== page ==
Planners of the proposed Lincoln Science Hub in Canterbury will be on a tight timetable to get it ready.
The hub is a partnership between Lincoln and AgResearch, Landcare Research and Plant and Food crown research institutes and Dairy NZ.
It will bring together up to 900 scientists working on land-based and environmental research, as well as academic staff and students, adding up all told to more than 5000 people.
Last week, the Government took an essential step in its creation by announcing it will contribute more than $107 million to rebuilding the Lincoln University science facilities that were destroyed in the Canterbury earthquakes.
The new university facilities will be a core part of the integrated science campus.
Lincoln Hub's chair Graham Stuart said they can turn the concept into reality now, but time will be tight.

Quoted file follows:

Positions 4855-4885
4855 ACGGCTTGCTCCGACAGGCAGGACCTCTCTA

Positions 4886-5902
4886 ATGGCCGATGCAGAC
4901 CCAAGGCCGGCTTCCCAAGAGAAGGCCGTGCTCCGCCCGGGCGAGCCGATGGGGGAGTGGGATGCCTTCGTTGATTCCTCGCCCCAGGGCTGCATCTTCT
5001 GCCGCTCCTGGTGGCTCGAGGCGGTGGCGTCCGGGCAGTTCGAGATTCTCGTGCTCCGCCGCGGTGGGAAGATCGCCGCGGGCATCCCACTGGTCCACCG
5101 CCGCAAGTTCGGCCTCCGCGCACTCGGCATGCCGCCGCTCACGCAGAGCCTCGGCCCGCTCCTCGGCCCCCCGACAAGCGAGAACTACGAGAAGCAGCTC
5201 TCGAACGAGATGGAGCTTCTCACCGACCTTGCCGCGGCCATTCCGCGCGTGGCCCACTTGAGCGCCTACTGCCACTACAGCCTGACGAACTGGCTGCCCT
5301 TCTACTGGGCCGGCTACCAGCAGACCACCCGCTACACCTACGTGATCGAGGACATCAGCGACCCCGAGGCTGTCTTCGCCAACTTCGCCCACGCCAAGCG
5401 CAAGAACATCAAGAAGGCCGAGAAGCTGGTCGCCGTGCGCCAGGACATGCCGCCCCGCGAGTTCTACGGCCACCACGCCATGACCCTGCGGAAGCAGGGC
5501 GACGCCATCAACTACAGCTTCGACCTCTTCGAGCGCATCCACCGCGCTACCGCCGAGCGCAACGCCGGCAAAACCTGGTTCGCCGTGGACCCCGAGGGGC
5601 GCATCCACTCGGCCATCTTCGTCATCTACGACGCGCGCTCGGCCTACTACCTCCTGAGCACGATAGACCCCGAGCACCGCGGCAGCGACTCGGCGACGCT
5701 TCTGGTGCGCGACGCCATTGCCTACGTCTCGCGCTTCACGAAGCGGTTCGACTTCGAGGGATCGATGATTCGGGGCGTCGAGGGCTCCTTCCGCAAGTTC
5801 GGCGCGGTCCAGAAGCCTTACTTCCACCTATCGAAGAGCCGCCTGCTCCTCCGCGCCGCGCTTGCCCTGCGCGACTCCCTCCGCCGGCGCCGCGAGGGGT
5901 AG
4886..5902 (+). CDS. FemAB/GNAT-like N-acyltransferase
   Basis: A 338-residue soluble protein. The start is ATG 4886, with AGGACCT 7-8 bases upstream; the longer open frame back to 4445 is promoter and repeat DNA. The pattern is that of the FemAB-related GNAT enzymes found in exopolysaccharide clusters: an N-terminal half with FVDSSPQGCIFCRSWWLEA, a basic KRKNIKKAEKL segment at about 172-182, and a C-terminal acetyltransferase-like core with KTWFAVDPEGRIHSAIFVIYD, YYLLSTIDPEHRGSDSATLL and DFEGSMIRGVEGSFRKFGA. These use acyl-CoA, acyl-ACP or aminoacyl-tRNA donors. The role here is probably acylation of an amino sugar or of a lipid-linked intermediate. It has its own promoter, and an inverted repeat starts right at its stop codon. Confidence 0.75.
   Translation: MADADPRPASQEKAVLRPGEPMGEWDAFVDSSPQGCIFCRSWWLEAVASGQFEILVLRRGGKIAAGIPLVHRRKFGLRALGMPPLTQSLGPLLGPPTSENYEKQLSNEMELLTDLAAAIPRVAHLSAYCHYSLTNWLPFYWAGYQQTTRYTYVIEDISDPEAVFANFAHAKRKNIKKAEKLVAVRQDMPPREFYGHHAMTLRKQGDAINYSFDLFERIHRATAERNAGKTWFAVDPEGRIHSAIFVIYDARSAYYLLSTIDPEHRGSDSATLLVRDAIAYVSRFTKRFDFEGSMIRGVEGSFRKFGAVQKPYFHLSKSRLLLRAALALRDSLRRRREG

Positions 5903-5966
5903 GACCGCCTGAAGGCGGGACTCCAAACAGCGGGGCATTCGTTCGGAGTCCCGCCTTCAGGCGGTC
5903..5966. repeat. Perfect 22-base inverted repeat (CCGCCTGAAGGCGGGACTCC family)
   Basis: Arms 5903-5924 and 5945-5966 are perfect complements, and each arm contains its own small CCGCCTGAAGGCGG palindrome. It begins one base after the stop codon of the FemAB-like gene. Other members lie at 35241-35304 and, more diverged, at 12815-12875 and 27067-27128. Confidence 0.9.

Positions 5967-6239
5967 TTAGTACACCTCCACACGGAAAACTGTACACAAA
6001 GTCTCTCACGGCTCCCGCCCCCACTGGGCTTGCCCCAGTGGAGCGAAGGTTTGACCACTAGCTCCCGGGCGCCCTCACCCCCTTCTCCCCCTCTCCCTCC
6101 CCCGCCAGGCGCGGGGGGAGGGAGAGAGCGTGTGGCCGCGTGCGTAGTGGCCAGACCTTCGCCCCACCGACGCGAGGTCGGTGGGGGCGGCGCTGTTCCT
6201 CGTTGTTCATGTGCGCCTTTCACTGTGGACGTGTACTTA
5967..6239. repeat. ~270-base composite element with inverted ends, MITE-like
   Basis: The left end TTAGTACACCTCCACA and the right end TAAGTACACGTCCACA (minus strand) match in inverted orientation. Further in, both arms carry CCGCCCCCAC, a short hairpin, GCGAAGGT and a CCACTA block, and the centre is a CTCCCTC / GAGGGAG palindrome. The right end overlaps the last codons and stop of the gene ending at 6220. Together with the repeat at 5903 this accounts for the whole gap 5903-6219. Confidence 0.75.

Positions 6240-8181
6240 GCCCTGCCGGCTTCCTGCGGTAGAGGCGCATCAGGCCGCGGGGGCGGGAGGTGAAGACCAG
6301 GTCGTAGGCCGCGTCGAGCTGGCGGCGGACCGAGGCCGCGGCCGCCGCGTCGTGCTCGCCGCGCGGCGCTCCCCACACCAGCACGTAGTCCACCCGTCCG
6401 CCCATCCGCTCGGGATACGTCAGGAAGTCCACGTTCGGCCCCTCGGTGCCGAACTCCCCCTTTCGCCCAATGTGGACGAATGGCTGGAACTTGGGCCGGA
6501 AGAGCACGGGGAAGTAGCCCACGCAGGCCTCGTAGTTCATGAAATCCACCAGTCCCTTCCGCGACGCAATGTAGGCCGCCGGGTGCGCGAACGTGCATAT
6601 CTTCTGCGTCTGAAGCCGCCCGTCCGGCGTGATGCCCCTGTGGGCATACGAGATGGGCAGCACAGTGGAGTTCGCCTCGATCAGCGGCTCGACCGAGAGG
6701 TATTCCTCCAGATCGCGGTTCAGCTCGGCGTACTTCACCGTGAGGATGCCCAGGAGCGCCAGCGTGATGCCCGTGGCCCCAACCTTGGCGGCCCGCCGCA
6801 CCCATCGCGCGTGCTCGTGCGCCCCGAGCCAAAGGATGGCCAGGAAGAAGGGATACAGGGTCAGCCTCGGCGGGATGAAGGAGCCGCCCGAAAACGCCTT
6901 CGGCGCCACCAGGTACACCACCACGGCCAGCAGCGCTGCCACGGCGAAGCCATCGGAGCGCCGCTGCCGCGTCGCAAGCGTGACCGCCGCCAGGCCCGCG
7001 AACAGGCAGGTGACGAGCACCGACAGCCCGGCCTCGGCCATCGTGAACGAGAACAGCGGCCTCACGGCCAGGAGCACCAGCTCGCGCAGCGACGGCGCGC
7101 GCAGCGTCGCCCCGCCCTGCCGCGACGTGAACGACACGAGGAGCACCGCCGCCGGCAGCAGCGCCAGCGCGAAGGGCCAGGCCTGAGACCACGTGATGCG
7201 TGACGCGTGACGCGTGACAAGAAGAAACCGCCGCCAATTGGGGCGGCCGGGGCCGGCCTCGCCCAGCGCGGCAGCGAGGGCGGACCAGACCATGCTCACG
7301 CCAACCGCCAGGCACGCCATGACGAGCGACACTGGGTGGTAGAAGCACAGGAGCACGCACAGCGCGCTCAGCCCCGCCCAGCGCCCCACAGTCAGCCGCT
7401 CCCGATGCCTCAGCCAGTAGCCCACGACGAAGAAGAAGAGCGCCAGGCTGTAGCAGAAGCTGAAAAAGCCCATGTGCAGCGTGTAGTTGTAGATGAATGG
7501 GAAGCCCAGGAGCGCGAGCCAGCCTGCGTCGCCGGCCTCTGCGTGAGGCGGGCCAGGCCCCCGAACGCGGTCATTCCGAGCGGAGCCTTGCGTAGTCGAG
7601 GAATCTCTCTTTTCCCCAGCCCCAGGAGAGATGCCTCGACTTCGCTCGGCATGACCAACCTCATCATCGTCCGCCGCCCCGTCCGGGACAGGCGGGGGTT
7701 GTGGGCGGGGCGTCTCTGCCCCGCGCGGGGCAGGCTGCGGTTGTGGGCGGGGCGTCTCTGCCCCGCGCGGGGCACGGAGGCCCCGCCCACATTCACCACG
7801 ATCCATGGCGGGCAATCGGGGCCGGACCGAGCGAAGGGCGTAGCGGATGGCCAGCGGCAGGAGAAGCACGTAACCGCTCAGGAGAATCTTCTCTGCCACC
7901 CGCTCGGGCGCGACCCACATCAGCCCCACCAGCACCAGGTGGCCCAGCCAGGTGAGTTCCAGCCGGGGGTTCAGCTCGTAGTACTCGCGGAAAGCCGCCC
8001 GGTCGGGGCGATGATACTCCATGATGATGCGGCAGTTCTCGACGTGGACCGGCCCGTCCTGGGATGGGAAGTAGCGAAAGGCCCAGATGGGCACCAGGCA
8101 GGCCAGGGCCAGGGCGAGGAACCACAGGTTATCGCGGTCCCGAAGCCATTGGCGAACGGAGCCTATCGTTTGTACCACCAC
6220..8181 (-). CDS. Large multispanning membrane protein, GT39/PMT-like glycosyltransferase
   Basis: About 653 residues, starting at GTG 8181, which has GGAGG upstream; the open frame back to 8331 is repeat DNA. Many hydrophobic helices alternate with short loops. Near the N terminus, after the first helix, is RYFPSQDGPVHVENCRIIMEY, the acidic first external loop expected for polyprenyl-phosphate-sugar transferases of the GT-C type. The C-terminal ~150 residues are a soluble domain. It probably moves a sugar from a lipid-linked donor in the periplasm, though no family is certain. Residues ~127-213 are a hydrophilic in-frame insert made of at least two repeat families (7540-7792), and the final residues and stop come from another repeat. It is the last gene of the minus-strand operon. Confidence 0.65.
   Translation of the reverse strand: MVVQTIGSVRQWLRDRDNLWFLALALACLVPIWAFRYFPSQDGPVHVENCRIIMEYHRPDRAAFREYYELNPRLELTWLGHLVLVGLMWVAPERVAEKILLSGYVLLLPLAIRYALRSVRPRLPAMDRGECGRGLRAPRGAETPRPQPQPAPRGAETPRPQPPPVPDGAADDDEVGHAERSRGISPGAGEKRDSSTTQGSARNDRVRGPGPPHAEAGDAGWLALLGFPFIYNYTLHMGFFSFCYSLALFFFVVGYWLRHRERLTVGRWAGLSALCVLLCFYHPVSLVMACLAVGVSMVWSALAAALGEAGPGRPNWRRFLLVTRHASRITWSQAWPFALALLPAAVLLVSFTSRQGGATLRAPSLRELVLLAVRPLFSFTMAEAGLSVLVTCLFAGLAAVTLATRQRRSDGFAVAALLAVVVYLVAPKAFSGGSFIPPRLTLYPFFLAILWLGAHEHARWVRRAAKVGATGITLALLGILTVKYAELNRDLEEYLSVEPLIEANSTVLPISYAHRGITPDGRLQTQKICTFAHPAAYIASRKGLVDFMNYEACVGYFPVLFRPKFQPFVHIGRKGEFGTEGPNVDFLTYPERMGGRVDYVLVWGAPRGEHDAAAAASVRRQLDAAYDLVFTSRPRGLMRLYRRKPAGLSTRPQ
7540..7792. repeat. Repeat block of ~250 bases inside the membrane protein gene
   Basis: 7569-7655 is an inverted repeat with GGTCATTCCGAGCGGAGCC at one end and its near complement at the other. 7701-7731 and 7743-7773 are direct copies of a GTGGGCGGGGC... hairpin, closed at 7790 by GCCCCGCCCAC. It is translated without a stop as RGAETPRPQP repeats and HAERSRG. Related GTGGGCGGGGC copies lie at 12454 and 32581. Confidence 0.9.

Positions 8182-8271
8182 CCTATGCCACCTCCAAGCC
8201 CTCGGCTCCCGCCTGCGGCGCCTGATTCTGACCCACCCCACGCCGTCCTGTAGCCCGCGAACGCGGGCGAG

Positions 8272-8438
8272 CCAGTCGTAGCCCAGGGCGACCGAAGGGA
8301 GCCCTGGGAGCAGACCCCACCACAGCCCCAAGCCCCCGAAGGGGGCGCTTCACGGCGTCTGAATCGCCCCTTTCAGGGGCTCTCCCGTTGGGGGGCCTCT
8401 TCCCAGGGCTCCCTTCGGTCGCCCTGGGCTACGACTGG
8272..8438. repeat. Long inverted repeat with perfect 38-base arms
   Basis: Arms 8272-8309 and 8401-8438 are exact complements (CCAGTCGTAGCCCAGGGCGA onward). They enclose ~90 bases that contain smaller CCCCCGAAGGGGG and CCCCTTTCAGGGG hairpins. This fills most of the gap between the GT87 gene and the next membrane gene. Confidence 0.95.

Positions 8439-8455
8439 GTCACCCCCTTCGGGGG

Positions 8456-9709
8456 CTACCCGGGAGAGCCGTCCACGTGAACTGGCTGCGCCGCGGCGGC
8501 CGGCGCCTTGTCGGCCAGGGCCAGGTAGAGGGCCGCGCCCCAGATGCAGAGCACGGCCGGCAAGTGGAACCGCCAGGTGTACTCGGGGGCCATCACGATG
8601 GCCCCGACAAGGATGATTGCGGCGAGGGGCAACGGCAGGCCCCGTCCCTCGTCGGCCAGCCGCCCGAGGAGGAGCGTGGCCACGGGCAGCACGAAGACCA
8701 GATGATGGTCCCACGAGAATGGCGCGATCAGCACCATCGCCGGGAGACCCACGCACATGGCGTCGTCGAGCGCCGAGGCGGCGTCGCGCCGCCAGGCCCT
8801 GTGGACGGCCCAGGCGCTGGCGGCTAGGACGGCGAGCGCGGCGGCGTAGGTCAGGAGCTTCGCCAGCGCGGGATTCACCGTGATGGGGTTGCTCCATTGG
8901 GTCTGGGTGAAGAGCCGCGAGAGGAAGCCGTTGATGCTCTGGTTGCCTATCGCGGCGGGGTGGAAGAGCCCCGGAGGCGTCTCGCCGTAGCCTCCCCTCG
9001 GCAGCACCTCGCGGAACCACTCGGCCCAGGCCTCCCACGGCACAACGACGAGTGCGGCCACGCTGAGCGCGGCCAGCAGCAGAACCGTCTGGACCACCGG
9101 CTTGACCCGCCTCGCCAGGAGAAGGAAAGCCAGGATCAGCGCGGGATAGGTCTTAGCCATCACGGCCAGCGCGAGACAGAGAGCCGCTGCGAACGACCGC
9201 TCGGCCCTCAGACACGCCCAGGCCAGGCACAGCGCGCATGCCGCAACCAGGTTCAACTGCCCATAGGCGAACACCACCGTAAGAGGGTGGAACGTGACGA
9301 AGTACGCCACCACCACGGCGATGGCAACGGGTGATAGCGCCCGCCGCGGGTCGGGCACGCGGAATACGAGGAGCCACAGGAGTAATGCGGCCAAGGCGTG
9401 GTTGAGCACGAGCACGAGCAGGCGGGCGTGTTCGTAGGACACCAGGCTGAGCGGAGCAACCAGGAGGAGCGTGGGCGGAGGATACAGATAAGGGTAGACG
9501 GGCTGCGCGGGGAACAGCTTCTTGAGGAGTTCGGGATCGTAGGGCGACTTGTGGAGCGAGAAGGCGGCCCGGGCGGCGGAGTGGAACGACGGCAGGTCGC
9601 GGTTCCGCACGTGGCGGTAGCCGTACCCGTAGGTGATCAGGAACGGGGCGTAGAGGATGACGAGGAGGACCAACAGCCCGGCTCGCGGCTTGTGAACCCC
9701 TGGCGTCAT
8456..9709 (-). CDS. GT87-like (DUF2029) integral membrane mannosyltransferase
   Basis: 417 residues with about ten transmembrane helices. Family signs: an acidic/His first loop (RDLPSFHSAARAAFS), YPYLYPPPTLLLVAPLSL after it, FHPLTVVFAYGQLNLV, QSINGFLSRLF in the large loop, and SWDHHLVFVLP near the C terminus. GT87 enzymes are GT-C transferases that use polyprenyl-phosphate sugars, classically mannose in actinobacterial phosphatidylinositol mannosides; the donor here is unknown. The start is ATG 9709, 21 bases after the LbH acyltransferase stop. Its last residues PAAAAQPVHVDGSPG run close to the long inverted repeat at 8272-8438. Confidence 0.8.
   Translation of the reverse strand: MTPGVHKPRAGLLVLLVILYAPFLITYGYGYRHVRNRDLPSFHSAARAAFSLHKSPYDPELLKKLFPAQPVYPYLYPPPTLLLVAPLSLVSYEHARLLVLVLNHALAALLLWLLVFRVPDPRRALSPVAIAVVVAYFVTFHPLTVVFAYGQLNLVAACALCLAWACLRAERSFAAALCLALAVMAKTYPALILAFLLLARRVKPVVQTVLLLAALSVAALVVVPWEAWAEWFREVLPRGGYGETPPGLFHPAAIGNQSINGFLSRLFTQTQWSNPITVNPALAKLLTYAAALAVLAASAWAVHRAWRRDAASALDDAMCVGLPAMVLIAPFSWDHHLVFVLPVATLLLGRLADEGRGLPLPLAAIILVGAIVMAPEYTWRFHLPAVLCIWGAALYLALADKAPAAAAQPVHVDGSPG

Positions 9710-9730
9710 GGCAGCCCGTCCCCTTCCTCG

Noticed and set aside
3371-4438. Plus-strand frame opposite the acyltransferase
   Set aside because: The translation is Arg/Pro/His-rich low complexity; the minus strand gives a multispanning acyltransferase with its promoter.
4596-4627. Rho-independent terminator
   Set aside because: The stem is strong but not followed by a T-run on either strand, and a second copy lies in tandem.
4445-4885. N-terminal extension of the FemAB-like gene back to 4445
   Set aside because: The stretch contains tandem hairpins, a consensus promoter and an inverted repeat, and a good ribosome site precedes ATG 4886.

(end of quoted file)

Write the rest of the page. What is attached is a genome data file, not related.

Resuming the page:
"Well we've got to be housing people by June 2017. You know, it sounds like a long way away, but when you think about the process of demolishing buildings, gaining consents, doing the planning, the architectural work and then letting the contracts and starting the building, it's quite a tight timetable, It's achievable but it's tight."
"These buildings are going to house the largest concentration of environmental and land-based scientists in the Southern Hemisphere so, that's really exciting to have that, it's going to be a world class facility around our primary sector and land-based research, as well as teaching," said Mr Stuart.